Available from: 2018-03-27 Created: 2018-03-27 Last updated: 2019-04-10Bibliographically approved
Moberg, A. B., Taleus, U., Garvin, P., Fransson, S. G. & Falk, M. (2016). Community-acquired pneumonia in primary care: clinical assessment and the usability of chest radiography. Scandinavian Journal of Primary Health Care, 34(1), 21-27
Open this publication in new window or tab >>Community-acquired pneumonia in primary care: clinical assessment and the usability of chest radiography
Show others...
2016 (English)In: Scandinavian Journal of Primary Health Care, ISSN 0281-3432, E-ISSN 1502-7724, Vol. 34, no 1, p. 21-27Article in journal (Refereed) Published
Abstract [en]

Objectives: To investigate the diagnostic value of different clinical and laboratory findings in pneumonia and to explore the association between the doctors degree of suspicion and chest X-ray (CXR) result and to evaluate whether or not CXR should be used routinely in primary care, when available. Design: A three-year prospective study was conducted between September 2011 and December 2014. Setting: Two primary care settings in Linkoping, Sweden. Subjects: A total of 103 adult patients with suspected pneumonia in primary care. Main outcome measures: The physicians recorded results of a standardized medical physical examination, including laboratory results, and rated their suspicion into three degrees. The outcome of the diagnostic variables and the degree of suspicion was compared with the result of CXR. Results: Radiographic pneumonia was reported in 45% of patients. When the physicians were sure of the diagnosis radiographic pneumonia was found in 88% of cases (p<0.001), when quite sure the frequency of positive CXR was 45%, and when not sure 28%. Elevated levels of C-reactive protein (CRP)50mg/L were associated with the presence of radiographic pneumonia when the diagnosis was suspected (p<0.001). Conclusion: This study indicates that CXR can be useful if the physician is not sure of the diagnosis, but when sure one can rely on ones judgement without ordering CXR.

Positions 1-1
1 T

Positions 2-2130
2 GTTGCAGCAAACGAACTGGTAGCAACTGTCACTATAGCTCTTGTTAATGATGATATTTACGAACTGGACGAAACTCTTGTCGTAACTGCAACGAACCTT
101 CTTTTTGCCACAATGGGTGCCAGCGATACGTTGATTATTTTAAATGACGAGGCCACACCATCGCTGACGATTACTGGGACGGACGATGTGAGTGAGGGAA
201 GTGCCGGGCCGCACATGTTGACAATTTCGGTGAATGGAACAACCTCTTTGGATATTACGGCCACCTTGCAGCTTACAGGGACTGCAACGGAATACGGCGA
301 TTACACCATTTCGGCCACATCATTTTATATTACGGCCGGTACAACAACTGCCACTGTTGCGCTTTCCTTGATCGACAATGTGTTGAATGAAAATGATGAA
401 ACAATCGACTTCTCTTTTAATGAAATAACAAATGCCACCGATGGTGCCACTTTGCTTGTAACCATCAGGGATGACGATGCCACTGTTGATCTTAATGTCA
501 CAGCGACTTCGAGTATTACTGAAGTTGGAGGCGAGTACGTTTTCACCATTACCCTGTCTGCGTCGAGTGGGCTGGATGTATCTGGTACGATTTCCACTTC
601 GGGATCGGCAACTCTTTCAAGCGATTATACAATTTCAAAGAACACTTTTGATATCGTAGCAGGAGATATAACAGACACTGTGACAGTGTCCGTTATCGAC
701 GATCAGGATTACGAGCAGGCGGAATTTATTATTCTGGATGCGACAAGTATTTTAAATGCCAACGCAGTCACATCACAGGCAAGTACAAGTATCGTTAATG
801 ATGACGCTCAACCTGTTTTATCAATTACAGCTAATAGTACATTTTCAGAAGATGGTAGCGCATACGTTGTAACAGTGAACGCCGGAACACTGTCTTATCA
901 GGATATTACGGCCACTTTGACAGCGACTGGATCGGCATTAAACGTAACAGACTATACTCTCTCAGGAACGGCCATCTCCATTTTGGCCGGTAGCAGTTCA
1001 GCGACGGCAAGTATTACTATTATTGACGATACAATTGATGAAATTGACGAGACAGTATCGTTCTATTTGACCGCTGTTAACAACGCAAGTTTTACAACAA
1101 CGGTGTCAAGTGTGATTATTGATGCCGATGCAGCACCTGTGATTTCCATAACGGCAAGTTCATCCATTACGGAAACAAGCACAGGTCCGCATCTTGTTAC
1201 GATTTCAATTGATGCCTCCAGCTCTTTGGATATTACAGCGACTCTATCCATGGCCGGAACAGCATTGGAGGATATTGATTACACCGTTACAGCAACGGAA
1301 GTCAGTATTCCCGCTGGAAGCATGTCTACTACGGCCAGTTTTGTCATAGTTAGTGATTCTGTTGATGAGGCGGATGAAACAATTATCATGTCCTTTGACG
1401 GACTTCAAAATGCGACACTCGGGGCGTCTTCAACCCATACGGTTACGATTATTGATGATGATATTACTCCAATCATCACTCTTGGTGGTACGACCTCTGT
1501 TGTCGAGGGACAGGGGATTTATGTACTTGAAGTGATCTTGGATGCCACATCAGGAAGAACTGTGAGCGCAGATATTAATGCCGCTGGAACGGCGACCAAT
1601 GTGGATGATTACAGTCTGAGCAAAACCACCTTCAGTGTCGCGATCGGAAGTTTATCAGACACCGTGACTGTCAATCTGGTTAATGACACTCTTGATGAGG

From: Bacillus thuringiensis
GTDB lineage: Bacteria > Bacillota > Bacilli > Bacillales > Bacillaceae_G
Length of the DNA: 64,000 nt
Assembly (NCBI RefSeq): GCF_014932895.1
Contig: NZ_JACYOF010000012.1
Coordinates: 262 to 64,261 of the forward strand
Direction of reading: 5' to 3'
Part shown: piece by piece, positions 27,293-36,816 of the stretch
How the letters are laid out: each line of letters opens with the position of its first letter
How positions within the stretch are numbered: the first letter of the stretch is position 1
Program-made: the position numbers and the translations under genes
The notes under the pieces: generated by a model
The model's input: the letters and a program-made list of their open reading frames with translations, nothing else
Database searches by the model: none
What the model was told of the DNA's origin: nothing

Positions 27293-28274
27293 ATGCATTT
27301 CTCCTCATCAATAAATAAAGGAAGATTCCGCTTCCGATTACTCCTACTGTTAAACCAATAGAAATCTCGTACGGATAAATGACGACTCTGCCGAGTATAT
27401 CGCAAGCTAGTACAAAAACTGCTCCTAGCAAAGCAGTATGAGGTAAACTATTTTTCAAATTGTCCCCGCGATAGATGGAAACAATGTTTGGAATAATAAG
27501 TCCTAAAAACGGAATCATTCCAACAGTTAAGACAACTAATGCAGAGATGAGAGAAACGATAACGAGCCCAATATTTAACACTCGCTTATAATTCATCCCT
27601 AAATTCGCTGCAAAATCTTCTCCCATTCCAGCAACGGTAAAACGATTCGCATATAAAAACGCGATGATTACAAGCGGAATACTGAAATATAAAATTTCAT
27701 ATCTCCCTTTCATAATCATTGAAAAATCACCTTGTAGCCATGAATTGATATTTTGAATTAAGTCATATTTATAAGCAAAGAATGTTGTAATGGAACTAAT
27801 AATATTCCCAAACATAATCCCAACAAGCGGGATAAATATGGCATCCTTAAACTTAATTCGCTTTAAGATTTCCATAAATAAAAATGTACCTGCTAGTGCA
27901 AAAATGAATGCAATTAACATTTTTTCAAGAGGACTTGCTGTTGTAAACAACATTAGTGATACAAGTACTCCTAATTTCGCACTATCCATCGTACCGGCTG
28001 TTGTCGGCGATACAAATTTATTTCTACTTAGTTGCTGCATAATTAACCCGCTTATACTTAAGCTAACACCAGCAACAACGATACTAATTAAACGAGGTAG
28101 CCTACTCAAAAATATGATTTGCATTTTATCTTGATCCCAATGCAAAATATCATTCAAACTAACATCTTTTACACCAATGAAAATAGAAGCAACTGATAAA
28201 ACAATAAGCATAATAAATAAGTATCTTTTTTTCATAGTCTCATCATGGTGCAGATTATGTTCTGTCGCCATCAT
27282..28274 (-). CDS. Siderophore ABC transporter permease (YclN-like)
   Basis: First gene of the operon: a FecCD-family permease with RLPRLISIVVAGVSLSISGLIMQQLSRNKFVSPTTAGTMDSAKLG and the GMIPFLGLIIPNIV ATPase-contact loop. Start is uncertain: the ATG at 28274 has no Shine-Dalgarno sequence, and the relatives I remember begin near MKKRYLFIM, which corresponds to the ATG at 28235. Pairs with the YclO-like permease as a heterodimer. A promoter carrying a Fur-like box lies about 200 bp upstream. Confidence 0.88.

Place, publisher, year, edition, pages
TAYLOR & FRANCIS LTD, 2016
Keywords
Chest radiography; clinical assessment; community-acquired pneumonia; C-reactive protein; general practice; primary care; Sweden
National Category
Basic Medicine
Identifiers
urn:nbn:se:liu:diva-127062 (URN)10.3109/02813432.2015.1132889 (DOI)000372023200005 ()26849394 (PubMedID)
Note

Funding Agencies|County Council of ostergotland

Available from: 2016-04-13 Created: 2016-04-13 Last updated: 2018-03-19
Garvin, P., Nilsson, E., Ernerudh, J. & Kristenson, M. (2016). The joint subclinical elevation of CRP and IL-6 is associated with lower health-related quality of life in comparison with no elevation or elevation of only one of the biomarkers. Quality of Life Research, 25(1), 213-221
Open this publication in new window or tab >>The joint subclinical elevation of CRP and IL-6 is associated with lower health-related quality of life in comparison with no elevation or elevation of only one of the biomarkers
2016 (English)In: Quality of Life Research, ISSN 0962-9343, E-ISSN 1573-2649, Vol. 25, no 1, p. 213-221Article in journal (Refereed) Published
Abstract [en]